- Industrial design
- Manufacturing individualized products in small numbers
- Architecture, engineering and construction (AEC)
- Aviation and automotive industries
- Sculpting arts
- Geographic information systems
A number of techniques are used for rapid prototyping. Their main differences between them are found in the building technology and the base materials.
- Selective laser sintering (SLS): thermoplastics or metal powders
- Direct metal laser sintering (DMLS): any alloy metal
- Fused deposition modelling (FDM): thermoplastics, eutectic metals
- Stereolithography (SLA): photopolymers
- Laminated object manufacturing (LOM): paper
- Electron beam melting (EBM): titanium alloys
- 3D printing: various materials
Rapid Prototyping and Medicine
In medicine, rapid prototyping has been and can be utilized in a number of ways:
- Industrial design of new medical devices and instruments, such as retractors, scalpels, etc.
- Production of customized devices, prosthetics, and implants, such as hearing aids, hip prostheses, replacement teeth, etc.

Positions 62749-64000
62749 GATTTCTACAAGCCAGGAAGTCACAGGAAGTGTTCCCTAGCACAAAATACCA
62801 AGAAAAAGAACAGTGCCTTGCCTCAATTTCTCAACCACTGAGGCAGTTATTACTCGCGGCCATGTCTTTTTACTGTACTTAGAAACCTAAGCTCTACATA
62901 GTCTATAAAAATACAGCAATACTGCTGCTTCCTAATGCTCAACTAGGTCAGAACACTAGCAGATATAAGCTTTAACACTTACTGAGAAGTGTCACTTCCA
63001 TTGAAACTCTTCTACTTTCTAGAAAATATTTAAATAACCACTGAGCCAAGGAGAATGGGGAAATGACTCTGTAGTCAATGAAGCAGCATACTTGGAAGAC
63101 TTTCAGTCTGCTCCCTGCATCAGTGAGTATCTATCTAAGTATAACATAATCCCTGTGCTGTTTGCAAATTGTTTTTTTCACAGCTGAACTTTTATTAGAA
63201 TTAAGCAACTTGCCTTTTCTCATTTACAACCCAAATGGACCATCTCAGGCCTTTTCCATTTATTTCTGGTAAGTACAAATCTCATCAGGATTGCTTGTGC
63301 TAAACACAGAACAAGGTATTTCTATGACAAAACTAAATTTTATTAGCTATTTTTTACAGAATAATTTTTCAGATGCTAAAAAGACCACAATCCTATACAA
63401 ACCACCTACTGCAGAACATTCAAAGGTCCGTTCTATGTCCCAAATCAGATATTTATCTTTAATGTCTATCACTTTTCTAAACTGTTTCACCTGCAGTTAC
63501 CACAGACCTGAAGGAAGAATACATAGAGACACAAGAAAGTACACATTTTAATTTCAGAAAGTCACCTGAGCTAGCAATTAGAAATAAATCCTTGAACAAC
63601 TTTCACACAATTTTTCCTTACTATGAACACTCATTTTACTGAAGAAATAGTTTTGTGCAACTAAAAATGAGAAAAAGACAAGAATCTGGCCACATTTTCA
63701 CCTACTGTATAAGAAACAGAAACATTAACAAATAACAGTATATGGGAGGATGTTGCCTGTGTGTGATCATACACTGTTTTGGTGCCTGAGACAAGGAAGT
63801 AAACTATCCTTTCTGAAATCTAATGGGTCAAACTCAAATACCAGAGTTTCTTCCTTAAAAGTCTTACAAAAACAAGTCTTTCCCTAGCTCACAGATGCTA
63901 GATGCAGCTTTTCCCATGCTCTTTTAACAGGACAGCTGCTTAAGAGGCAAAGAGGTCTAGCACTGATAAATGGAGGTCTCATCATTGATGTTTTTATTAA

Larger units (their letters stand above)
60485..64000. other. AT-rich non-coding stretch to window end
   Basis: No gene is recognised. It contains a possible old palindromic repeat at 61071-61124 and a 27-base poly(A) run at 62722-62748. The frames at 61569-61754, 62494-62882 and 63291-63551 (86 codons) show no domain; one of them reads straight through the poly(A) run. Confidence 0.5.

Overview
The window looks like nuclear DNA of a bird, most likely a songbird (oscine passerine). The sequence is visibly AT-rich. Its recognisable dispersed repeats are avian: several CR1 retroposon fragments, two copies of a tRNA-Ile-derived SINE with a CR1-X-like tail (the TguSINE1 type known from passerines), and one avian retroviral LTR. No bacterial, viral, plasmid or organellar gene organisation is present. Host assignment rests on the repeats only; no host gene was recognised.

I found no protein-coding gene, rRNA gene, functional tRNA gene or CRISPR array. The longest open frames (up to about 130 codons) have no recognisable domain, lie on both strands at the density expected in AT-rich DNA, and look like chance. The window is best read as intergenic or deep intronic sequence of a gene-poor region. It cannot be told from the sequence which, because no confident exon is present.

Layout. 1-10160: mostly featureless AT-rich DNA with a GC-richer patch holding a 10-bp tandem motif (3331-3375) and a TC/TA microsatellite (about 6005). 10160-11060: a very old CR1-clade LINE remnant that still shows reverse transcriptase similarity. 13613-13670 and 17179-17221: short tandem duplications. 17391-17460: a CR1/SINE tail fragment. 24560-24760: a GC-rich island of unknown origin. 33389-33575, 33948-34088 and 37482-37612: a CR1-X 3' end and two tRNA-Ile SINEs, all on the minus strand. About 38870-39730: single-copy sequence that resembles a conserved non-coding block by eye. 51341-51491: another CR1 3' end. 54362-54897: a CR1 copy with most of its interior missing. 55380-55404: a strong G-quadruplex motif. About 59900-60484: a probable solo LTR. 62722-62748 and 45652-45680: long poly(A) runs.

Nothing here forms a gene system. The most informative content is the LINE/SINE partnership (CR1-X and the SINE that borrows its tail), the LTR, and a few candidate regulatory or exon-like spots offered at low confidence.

- Surgical planning, especially in craniofacial and orthopedic surgeries.
- Manufacturing biologically active implants and tissue engineering.
- Production of replicas of normal and abnormal body parts for teaching.
In pediatric cardiology, rapid prototyping can be utilized in the following ways:
- Guidance for surgery and interventional procedures.
- Prototyping of tailored implants
- Patient and family education
- Teaching- Gross normal and pathological anatomy
- Simulation of imaging, surgical and interventional procedures
- Artifacts related to cardiac and respiratory motion
- Complex segmentation processes
- Continuous motion of thin valve structures
- Requirement of image fusion
- Models with consistency close to real myocardial consistency